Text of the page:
Published June 2, 2017
We are now a decade into the Federal Reserve’s latest period of monetary policy seeking to stimulate the economy. Prior periods of monetary policy focused on pushing very short-term interest rates higher or lower to accelerate or decelerate the economy and/or inflation. The unprecedented impacts of the financial crisis forced the Fed to adopt additional monetary policy tools, such as “quantitative easing” or “QE” for short. QE allowed the Fed to expand their participation in financial markets through purchases of longer-range bonds as well as other, non-Government bonds – primarily mortgage bonds. Through these tools, the Fed was hoping to impact interest rates more broadly during this very unsettled period.
A key complimentary piece to the Fed’s strategy for rebuilding investor confidence was to become more open and proactive in their communication. While some derided this “talking up the markets”, there’s no question that investors received extraordinary guidance from the Fed as to the timing and pace of their plans for interest rates, such as they knew them.
Chart 1 below shows the history of short-term, 1-year, interest rates. The blue arrows are periods of declining rates where the Fed is rapidly lowering the “cost” of money in order to stimulate the economy. The red lines are periods of rising interest rates where the Fed is seeking to slow the economy down. You can see the sharp rise in interest rates prior to the financial crisis, while the recent rise has a much more gradual slope to it as the Fed goes slower.
Chart 1: 1-year U.S. Treasury rates
The tools by and large worked to restore a frightened investment community to return to taking risk in the markets. Stocks hitting new highs recently and the extremely low volatility surrounding the stock market over recent years is a direct result of the Fed’s actions. While some may argue that stock markets have overshot their true value, that’s merely a function of the investing process. Stocks always go too low and too high around their “true” value. Finance and investing are largely built on confidence. Rebuilding that confidence is at the core of what the Fed’s been trying to achieve since the crisis. Record highs in the stock market (along with elevated price-earnings ratios) seem, to us, a reasonable indicator of that success.
With the interest rate ramp pretty well understood by investors, the Fed has shifted the focus of its communication to its balance sheet. As the Fed bought bonds of almost all kinds seeking to shore up the bond market and keep interest rates low, those bonds took up residence on the Fed’s balance sheet as an asset. That balance sheet has ballooned to over $4 Trillion from well under $1T prior to the financial crisis. The Fed’s stated goal is to begin reducing that balance sheet in a long-term effort to return to a more normal state. Initially, the Fed simply halted the growth in its balance sheet, using only proceeds from bonds that matured to buy new bonds. Now, the Fed will slow down the reinvestment of those proceeds, letting the bonds mature without putting the received cash back into the market. This will reduce the Fed’s balance sheet of bonds and can be modulated to be faster or slower as the Fed chooses.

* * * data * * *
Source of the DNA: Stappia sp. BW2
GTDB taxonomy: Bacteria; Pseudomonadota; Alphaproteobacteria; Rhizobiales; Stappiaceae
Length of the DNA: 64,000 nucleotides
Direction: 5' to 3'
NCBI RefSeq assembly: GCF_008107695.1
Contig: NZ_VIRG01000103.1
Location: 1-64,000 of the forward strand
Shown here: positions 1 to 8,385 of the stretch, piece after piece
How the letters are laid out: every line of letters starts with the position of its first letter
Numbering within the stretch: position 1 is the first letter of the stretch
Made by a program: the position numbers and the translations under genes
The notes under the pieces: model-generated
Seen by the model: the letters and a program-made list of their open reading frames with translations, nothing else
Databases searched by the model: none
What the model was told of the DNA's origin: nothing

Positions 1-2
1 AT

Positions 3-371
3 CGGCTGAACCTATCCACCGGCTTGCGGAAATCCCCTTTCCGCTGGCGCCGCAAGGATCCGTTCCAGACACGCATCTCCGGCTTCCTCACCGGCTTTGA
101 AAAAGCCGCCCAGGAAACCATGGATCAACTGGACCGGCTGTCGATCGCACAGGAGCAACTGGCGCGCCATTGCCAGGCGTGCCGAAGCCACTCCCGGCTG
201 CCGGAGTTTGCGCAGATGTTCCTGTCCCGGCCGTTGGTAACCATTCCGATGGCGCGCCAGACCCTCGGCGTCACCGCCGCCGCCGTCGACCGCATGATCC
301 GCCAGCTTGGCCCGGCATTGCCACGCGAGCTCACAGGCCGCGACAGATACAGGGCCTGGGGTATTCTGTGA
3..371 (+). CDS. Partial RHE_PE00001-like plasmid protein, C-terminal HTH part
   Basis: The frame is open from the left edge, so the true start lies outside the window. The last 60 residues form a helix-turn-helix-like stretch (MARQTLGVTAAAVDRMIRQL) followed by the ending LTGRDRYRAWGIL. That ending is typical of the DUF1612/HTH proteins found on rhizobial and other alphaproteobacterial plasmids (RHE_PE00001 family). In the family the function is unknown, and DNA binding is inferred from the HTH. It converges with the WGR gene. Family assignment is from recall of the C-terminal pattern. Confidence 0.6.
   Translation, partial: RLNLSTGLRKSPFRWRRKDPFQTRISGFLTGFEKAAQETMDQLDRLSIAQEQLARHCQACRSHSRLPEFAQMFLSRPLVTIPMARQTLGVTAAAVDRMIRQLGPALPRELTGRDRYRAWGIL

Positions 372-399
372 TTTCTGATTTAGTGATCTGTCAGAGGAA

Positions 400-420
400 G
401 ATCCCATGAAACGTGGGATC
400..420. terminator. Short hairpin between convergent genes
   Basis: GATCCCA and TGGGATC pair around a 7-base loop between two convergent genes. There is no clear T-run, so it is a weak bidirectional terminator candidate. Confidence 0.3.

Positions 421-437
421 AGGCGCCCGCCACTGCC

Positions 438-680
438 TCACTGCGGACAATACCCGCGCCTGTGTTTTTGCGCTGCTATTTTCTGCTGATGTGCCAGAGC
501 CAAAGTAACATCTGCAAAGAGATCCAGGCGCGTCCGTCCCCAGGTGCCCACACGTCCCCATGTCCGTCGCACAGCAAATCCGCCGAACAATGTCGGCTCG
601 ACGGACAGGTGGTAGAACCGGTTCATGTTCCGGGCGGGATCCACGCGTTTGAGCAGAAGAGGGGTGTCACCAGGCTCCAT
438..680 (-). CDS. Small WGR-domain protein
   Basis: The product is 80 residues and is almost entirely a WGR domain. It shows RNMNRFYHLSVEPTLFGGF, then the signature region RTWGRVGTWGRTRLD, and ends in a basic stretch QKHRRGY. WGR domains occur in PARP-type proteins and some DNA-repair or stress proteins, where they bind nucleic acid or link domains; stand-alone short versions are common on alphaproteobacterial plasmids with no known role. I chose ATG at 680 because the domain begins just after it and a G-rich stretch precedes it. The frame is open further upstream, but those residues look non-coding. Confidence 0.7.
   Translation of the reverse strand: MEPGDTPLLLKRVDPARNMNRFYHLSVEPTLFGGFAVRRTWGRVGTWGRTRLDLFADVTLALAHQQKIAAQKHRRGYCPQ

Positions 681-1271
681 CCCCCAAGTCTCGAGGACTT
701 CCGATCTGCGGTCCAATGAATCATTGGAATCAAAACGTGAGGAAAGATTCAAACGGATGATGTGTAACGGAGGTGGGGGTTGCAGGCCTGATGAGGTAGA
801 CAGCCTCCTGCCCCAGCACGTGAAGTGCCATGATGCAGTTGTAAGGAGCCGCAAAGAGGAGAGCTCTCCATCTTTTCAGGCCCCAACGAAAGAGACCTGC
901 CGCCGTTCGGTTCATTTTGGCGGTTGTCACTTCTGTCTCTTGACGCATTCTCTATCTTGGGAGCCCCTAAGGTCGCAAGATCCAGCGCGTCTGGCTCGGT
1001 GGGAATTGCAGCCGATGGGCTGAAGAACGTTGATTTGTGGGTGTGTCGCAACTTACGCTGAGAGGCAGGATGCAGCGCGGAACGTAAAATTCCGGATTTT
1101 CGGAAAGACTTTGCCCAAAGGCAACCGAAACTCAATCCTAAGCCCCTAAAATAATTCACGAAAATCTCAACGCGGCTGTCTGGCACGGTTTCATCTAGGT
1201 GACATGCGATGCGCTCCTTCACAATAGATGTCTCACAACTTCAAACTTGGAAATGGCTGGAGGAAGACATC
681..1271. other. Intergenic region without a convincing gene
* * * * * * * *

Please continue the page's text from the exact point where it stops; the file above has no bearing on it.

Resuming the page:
To summarize, the Fed attempted to shore up markets and stimulate the economy by first lowering interest rates then by actively buying bonds of all kinds in the open market. Now, with the economy humming along on more solid footing, the Fed has begun raising interest rates and is on the verge of stopping its participation in the broader bond market. It’s a complicated and delicate dance accompanied by lots of communication with the investment public. All in hopes of restoring confidence in both markets and the economy. The job is never fully done as a new financial crisis occurs, on average, every decade. With a broader palette and toolkit from which to work, it is hoped the Fed can limit the damage from future attacks of fear in the markets and smooth out economic fluctuations.
Investors returned from the Memorial Day holiday with little action in Tuesday’s essentially flat session. Nor also in Wednesday’s flat trade. Wednesday did have a tumble in oil prices as investors continue to question whether the OPEC production cuts will be adhered to. The month of June kicked off Thursday in strong fashion with the lagging small cap stocks vaulting +1.9% on a broadly strong day for stocks. There was little obvious news behind the move other than the turn of the calendar. The bullish fervor carried over into Friday despite a weaker than expected monthly employment report. Stock investors, reflecting their bullish bent, ultimately viewed the report as meaning that interest rate hikes would be less of a concern going forward. The 10-year U.S. Treasury rate fell under 2.2% on the report. Strong earnings from chip maker Broadcom (AVGO) continued a parade of solid tech earnings to keep the tech-heavy Nasdaq powering upward.
For the week, the S&P 500 (SPY) added another +1.02% to close the week at record high level. The Nasdaq 100 (QQQ) tossed +1.59% on its market-leading 2017 performance. Small-caps (IWM) finally joined the party with a +1.68% rise.
Warm wishes and until next week.